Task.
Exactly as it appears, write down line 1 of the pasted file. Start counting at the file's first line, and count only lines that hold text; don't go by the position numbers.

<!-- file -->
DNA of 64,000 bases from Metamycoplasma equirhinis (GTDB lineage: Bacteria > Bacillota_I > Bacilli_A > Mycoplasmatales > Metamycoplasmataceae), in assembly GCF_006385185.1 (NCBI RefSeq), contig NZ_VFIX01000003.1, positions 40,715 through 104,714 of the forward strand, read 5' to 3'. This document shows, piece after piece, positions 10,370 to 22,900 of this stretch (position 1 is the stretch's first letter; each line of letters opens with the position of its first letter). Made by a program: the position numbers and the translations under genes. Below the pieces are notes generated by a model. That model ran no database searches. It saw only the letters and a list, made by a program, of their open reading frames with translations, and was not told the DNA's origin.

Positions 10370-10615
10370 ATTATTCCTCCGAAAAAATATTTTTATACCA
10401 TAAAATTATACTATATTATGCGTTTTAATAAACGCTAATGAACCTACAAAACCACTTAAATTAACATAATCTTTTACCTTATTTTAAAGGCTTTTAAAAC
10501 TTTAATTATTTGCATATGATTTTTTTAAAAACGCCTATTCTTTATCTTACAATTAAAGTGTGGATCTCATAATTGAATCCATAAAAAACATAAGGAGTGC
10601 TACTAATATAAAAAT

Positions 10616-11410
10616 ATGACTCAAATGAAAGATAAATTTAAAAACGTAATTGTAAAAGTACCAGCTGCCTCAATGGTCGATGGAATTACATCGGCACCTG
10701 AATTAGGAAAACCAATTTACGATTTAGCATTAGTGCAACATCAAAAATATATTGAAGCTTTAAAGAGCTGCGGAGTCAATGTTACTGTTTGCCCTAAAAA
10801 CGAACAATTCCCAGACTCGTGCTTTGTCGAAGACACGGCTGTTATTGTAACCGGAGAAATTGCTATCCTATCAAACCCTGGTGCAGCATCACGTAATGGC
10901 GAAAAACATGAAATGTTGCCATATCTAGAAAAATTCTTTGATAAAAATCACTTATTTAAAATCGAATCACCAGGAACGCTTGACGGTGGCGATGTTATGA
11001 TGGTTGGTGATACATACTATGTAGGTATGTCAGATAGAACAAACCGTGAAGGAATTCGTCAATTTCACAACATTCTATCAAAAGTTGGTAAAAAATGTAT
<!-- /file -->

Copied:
DNA of 64,000 bases from Metamycoplasma equirhinis (GTDB lineage: Bacteria > Bacillota_I > Bacilli_A > Mycoplasmatales > Metamycoplasmataceae), in assembly GCF_006385185.1 (NCBI RefSeq), contig NZ_VFIX01000003.1, positions 40,715 through 104,714 of the forward strand, read 5' to 3'. This document shows, piece after piece, positions 10,370 to 22,900 of this stretch (position 1 is the stretch's first letter; each line of letters opens with the position of its first letter). Made by a program: the position numbers and the translations under genes. Below the pieces are notes generated by a model. That model ran no database searches. It saw only the letters and a list, made by a program, of their open reading frames with translations, and was not told the DNA's origin.